Answering Some Tough Questions

One exciting piece of news from the past week is that I found out I’m going to be an Admissions Office tour guide! I decided to apply at the start of the semester largely because I wanted an outlet to share my excitement for Harvard with students interested in applying, and I was lucky enough (after an application process that involved an interview and a filmed tour) to be selected as one of the newest additions to the tour guide pool.

We’ve spent the past week going to various trainings in order to learn how to personalize our tours and work with admissions officers to deliver effective information sessions. One of the most difficult parts of training, interestingly enough, has been thinking about personal responses to “tough questions”. The idea is that there are certain types of questions that virtually all prospective students are interested in, and we (as tour guides) should put some substantial thought into the types of answers we want to give. Some of the questions are really difficult to respond to, while others allow a great chance to reflect on how fun and challenging Harvard is as a school. I was so excited to think through some of them that I wanted to take the chance to share a few of my favorite questions with my own personal answers. Feel free to respond to this post with other questions you might have!

Q: Is Harvard a competitive place?

I was surprised when I got here to find that Harvard wasn’t competitive in the crazy, head-to-head race way that I had imagined it would be. Especially being a pre-med, I had pictured an environment where students were unwilling to help each other and would be stealing my lab equipment during class to sabotage a project. Luckily, that certainly wasn’t the case and I’ve found instead that students are more than willing to collaborate, form study groups, and help each other work through difficult concepts. Instead of defining Harvard as “competitive,” I would say it’s intense – students are very driven here and are extremely engaged in the classes they take, which means that everyone is willing to put in the extra time to succeed. It’s really an inspiring academic environment to be immersed in, though, because you constantly feel challenged to push yourself harder.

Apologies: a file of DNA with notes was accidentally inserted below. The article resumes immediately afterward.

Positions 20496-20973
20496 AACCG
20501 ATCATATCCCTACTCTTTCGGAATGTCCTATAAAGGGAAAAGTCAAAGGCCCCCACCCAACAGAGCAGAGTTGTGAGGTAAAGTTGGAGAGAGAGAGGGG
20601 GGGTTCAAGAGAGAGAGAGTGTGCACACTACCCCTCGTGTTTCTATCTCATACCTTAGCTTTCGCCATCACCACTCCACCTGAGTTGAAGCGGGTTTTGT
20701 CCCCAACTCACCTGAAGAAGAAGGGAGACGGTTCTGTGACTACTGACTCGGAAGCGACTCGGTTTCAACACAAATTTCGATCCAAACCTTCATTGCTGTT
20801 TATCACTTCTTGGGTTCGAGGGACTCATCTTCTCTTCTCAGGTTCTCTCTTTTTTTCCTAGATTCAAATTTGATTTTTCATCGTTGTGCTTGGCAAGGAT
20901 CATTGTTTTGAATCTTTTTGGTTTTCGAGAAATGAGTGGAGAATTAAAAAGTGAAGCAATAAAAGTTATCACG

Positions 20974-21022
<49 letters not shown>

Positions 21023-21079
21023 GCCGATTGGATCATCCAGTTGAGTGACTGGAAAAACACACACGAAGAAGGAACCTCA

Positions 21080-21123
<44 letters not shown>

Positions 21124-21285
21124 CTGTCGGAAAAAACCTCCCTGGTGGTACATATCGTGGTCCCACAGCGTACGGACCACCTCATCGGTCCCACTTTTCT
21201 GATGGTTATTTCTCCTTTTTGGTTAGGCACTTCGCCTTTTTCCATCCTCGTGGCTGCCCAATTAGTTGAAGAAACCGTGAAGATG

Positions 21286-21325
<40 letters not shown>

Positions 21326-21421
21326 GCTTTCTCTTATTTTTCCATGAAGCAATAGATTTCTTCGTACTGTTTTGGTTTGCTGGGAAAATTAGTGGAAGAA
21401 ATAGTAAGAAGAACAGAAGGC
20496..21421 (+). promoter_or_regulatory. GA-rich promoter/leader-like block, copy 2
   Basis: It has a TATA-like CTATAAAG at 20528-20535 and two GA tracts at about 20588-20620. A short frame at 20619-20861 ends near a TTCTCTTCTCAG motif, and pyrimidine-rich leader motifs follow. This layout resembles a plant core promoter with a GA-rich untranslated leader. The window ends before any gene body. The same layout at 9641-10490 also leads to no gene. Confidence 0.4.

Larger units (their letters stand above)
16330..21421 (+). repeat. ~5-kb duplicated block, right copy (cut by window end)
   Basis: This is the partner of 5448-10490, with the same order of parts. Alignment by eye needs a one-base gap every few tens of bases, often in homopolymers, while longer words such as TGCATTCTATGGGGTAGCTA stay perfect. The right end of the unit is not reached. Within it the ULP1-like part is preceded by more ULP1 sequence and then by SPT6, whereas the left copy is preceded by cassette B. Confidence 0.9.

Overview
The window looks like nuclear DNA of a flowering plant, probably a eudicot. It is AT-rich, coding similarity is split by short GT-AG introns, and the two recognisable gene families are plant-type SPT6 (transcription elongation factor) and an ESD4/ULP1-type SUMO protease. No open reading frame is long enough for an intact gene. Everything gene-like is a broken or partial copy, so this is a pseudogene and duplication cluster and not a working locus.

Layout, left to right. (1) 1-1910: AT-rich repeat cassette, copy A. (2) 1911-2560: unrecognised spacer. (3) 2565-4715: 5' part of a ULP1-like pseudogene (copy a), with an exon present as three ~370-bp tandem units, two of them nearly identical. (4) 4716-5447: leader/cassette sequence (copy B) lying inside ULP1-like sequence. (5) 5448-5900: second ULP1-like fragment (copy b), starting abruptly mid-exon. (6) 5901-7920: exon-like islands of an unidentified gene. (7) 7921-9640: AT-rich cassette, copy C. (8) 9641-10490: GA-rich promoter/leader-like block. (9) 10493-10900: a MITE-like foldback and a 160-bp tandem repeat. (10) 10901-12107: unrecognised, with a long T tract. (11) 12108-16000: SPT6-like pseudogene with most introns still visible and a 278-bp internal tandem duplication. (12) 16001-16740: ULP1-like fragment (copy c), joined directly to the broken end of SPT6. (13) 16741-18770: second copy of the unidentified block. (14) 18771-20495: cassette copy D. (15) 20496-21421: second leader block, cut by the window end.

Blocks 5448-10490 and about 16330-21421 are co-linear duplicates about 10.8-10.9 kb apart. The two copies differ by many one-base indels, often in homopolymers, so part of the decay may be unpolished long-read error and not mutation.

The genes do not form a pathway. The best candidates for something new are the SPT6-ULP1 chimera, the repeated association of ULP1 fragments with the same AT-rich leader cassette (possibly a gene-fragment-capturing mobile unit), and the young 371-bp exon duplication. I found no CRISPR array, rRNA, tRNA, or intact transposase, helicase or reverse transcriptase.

Q: What’s your favorite part about living in an upperclassmen House?

Definitely my favorite part of the House is the dining hall. It’s the most central space in the House, where everyone meets up to eat meals, grab a snack at “brain break” late at night (yes, the dining hall staff leaves us cookies!), or meet with classmates to go over a problem set that’s due. It’s also a great place to meet other people in the House, because with the long tables in Dunster, I always find myself sitting next to someone new that I’m excited to introduce myself to. The dining hall definitely embodies the sense of community that students come to love while living in a House.

Q: How do you choose your classes?